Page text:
Ihsan

Tuesday, March 08, 2005

It's ok 'cos we're all Americans now

I was surprised recently to read that the Executive Director of the Progressive Muslim Union of North America spoke at a policy conference of the North American Jewish organisation Hillel. I was even more suprised at what he said. And I was shocked that he then trumpeted the event as some kind of big move forward for American Muslims. I should confess that my experiences with Hillel members were at campuses in North America (during a speaking tour 2 years ago organised by the Vancouver-based Palestine Solidarity Group) when I spoke on Palestine and, more particularly, Israel as an Apartheid state.


At one Vancouver campus, they repeatedly tore down the posters so that by the time the event happened, it was dominated by about 80% Hillel supporters. At some other campuses they heckled, tried to disrupt and refused to listen. In Berkeley, members of Hillel joined a campaign to boycott a dinner organised by the Boalt Law Foundation. The dinner is the main annual fund-raising event to raise funds for disadvantaged students to study at Boalt Law School. The BLF's crime? They co-sponsored my lecture there. After much trauma for the BLF and Palestinians and Palestinian supporters at the university, a joint letter was issued. The complainants, including the Hillel members, could not even use the term "Palestinian students" in the letter; it had to be "students of Palestinian descent".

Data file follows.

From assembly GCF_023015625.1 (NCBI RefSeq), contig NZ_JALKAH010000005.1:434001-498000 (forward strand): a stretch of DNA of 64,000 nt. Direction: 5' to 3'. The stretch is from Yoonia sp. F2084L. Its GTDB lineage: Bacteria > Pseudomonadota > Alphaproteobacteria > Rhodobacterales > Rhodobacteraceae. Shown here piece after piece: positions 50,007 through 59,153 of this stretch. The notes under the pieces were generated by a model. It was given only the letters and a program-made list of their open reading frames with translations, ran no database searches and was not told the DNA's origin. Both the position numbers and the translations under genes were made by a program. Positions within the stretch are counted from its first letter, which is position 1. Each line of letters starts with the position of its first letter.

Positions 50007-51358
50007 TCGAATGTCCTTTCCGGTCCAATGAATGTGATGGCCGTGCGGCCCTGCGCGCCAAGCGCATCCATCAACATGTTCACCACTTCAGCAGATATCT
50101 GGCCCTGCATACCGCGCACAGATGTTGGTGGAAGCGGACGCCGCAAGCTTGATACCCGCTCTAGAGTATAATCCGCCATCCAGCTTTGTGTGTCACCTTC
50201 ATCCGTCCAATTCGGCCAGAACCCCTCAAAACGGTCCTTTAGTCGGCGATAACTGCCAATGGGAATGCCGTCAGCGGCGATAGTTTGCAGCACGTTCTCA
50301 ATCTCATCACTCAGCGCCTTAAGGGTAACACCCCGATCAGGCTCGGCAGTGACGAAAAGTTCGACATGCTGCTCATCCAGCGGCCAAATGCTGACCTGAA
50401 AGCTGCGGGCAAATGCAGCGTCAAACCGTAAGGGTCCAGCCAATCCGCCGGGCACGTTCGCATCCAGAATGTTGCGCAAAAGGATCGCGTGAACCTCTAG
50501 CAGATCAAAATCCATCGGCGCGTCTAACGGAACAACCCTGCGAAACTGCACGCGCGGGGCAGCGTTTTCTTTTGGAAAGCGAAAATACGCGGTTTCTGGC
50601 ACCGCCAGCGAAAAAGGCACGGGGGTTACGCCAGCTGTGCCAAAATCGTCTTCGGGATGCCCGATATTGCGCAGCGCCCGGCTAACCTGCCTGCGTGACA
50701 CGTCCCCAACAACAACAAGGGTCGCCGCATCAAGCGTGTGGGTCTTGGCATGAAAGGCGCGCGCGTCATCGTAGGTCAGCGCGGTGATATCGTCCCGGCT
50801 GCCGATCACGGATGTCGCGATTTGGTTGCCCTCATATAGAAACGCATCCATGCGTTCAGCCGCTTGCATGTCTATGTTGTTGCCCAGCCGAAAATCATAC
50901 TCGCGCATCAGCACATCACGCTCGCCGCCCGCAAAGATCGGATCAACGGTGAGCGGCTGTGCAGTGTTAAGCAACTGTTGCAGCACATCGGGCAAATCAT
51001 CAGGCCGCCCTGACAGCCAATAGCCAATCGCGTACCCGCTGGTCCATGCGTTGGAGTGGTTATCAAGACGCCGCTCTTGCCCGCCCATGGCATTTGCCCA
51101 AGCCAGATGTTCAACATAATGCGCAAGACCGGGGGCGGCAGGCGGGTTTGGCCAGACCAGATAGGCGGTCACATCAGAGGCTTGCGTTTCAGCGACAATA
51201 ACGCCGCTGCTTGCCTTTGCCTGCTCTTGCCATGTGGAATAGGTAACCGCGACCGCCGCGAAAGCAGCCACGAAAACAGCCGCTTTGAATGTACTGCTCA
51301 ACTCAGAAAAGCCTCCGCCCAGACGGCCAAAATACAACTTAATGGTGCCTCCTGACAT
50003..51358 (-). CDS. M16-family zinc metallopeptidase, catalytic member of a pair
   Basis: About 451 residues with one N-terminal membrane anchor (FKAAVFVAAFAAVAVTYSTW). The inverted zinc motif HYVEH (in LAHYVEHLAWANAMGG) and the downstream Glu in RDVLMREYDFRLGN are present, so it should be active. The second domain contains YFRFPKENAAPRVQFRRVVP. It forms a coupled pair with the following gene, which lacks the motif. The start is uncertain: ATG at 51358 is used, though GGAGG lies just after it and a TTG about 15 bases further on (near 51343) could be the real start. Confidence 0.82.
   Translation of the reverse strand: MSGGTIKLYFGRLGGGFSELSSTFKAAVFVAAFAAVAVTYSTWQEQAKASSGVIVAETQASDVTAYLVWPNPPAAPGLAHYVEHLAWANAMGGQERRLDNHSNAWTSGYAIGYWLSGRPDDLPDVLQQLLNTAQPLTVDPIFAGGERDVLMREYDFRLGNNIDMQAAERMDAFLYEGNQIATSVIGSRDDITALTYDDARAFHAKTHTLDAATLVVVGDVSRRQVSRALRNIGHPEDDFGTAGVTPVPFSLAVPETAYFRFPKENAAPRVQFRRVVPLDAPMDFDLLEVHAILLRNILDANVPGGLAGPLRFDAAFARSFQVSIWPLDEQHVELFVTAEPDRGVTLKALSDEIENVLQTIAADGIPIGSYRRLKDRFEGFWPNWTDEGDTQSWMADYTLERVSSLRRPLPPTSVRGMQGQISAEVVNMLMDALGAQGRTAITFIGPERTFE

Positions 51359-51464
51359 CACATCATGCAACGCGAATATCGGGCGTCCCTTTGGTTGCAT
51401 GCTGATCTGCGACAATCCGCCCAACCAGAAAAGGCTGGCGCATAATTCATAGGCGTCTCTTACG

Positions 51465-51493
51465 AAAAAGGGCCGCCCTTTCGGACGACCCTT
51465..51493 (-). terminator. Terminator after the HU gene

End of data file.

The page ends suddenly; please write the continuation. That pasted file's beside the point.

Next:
Last year, at a university in Vancouver, Hillel used racial profiling to forcefully prevent certain people from entering a hall where an Israeli official was speaking.

Perhaps the PMUNA rep didn't know, but at the same time that he was speaking at this conference, there was also a session addressed by a director of Aipac (which was a co-sponsor of the conference). And another parallel session called "Zionism vs.
Social Justice" examining "the points of friction between Zionism and a social justice based world view".

I wondered why a "progressive Muslim" would speak on "Muslim-Jewish Relations: From Confrontation to Understanding" at the conference of a pro-zionist (if not Zionist itself) organisation. Certainly, there might be elements in Hillel that are not zionist, but the organisational culture certainly seems to be. One of its main activities is its "Birthright Israel tour". You can bet they do NOT recognise the birthright of Palestinian refugees to return to their homes and lands!

I suppose that by asking these questions, I have fallen into the trap that the PMUNA rep referred to in his lecture:

“American Jews and Muslims could find a common agenda on issues like social justice and education, but they can rarely get beyond a certain international conflict,” he said.

Maybe I should stop talking about a "certain international conflict" and rather think about issues like social justice and education. Except I find it very difficult to talk about social justice, education, racism, apartheid, justice, injustice, water, electricity, human dignity, food, children... without also thinking of this "certain international conflict". Perhaps I should attend a session on "Zionism vs. Social Justice" to understand what social justice issues Muslims and Zionists can work together on?